Poland’s Real Jewish Revival
Their parents and grandparents hid their Jewishness, but now some Poles are converting back to Judaism
On a recent Tuesday night in Warsaw, more than 30 people gathered around Rabbi Gil Nativ for the second weekly session of “Judaism Step by Step,” a yearlong course offered by Beit Warszawa, one of the city’s two Reform congregations. The group included homemakers, students, lawyers, and retirees, ranging in age from their 20s to their 70s. Some men wore kippahs; some women donned Star of David pendants on their necklaces. A few spoke English, but many did not, so the Israeli-born Nativ, who gave his talk in English, was accompanied by a Polish translator.
As everyone settled into a haphazard circle, Nativ carefully reminded the group that this was a class for anyone interested in learning more about Jewish life and culture. It was not a conversion class, he asserted—before segueing into a history of Jewish conversion.
It was a hot topic among the group, disclaimers aside. After all, among those attending that night were nine students—coincidentally, all women—from the previous cycle of “Judaism Step by Step,” eight of whom would soon be leaving for Krakow, where they would sit before a beit din, submerge themselves in the country’s only mikveh, and formally become Jews. While one of those women was planning to convert because she’s marrying a Jewish man, most of them, only coincidentally all women, were part of a current trend in Poland, where people are rediscovering their hidden Jewish roots and converting back to the religion of their parents and grandparents, who often kept their Jewishness a secret for fear of postwar anti-Semitism.
Jonathan Ornstein, executive director of Krakow’s Jewish Community Center, refers to this trend as Poland’s “Jewish Jewish revival,” where people are embracing the religion cast off or hidden by their ancestors. “You are talking about a community that was frozen. It went underground,” Ornstein said. “And now it’s reemerging.“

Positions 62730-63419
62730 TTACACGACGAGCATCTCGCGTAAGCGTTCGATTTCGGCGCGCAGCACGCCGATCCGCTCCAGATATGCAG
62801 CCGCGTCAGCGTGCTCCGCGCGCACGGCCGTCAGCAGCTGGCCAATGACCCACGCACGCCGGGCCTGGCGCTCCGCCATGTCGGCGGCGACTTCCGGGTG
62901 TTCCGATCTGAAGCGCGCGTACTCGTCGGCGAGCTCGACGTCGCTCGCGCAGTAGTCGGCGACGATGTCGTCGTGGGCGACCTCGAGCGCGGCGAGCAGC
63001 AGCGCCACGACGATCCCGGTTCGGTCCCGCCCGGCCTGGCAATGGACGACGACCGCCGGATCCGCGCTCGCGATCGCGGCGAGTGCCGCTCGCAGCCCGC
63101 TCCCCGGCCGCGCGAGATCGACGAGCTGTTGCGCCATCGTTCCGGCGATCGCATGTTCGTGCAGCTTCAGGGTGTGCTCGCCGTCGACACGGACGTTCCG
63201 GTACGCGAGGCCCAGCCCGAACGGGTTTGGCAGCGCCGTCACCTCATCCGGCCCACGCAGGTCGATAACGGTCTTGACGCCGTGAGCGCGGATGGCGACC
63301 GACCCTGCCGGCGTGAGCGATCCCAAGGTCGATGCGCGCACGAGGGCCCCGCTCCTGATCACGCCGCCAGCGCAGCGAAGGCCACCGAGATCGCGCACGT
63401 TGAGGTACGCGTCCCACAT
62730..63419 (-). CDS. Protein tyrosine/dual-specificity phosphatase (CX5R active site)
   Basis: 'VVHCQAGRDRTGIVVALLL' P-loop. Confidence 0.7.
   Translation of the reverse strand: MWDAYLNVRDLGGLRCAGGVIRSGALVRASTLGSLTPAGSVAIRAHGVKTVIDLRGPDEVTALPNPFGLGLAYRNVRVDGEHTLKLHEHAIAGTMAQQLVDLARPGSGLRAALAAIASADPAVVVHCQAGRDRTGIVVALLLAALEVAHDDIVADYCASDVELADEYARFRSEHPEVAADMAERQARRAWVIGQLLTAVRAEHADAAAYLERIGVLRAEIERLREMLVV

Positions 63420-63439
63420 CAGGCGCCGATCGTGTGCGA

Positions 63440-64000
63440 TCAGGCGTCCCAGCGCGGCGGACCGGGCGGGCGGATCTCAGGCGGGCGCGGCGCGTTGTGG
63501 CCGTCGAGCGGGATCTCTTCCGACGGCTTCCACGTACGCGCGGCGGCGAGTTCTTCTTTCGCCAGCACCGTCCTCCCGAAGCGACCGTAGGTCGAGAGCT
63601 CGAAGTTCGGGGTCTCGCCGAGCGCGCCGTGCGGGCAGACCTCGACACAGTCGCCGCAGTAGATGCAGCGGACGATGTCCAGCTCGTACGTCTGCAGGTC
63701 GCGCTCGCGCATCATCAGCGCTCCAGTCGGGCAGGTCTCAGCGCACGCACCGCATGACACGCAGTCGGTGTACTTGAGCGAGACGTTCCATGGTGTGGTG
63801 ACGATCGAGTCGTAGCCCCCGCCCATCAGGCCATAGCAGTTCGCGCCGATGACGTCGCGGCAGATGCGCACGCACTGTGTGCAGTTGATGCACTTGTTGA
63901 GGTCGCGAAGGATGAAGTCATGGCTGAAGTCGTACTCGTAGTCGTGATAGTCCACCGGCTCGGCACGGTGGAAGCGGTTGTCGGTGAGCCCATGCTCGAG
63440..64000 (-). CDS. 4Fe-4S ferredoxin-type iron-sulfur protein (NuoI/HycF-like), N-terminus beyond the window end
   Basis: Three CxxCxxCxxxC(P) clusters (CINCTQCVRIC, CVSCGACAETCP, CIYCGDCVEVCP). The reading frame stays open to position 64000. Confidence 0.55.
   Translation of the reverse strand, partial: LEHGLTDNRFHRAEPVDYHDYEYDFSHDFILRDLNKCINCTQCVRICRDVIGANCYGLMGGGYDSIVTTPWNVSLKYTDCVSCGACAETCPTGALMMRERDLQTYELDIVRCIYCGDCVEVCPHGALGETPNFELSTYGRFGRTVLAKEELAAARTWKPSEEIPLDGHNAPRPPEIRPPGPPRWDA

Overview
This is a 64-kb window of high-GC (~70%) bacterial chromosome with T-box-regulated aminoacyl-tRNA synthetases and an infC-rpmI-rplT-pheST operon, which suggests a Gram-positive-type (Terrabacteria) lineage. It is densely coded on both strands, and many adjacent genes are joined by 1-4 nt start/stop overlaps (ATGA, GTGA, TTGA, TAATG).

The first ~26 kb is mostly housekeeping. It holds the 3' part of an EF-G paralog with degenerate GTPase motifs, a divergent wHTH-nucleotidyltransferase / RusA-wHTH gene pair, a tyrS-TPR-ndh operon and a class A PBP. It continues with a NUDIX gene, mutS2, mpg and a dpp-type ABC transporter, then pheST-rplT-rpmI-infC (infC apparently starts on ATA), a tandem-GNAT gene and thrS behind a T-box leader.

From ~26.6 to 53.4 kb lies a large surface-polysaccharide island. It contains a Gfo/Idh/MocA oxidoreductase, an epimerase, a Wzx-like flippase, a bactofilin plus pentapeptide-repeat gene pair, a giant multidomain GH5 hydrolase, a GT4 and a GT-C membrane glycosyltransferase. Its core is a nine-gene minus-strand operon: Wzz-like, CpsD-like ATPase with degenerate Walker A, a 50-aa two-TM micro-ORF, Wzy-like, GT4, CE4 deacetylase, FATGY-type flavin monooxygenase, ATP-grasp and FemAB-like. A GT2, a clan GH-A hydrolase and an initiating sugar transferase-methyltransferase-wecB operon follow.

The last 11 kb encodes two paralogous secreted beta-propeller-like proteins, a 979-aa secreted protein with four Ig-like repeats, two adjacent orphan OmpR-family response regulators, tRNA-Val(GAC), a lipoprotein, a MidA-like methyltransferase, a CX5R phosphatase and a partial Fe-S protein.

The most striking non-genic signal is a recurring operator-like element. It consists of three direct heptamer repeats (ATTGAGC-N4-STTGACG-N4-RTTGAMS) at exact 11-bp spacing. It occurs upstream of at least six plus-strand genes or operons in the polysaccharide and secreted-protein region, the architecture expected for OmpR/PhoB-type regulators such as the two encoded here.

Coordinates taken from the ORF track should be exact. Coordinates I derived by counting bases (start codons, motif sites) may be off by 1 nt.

Nativ agrees, and his course plays a key role, not only in educating non-Jewish Poles about Judaism, but also in helping Jews reconnect with their lost heritage. “We are a small people, and we have not recuperated from the Holocaust,” Nativ told me in an interview. “There are less Jews in the world today than there were in December 1939, so we should welcome everyone who comes and says, ‘I want to join the Jewish people.’ ”
At Nativ’s “Judaism Step by Step” session, the women who were preparing for conversion took the floor and told their personal stories about their journeys back to Judaism. Among them was Sylwia Kędzierska, a sophisticated, fast-talking 34-year-old attorney whose story echoed those of most seated under the fluorescent lights of the conference room at the Austrian Culture Center, located next door to the old Warsaw Ghetto buildings on Próżna Street. “This has been a dream of mine since I was 5 years old,” Kędzierska said.
Like many Polish Jews who remained in Poland after the war, Kędzierska’s paternal grandfather abandoned his Jewishness for secular atheism, keeping his Jewish identity a secret in favor of the utopian dreams offered by Communism, under which many Polish Jews hoped they would find equality with their non-Jewish comrades. Neither her grandparents nor her father spoke of their family’s Jewish heritage.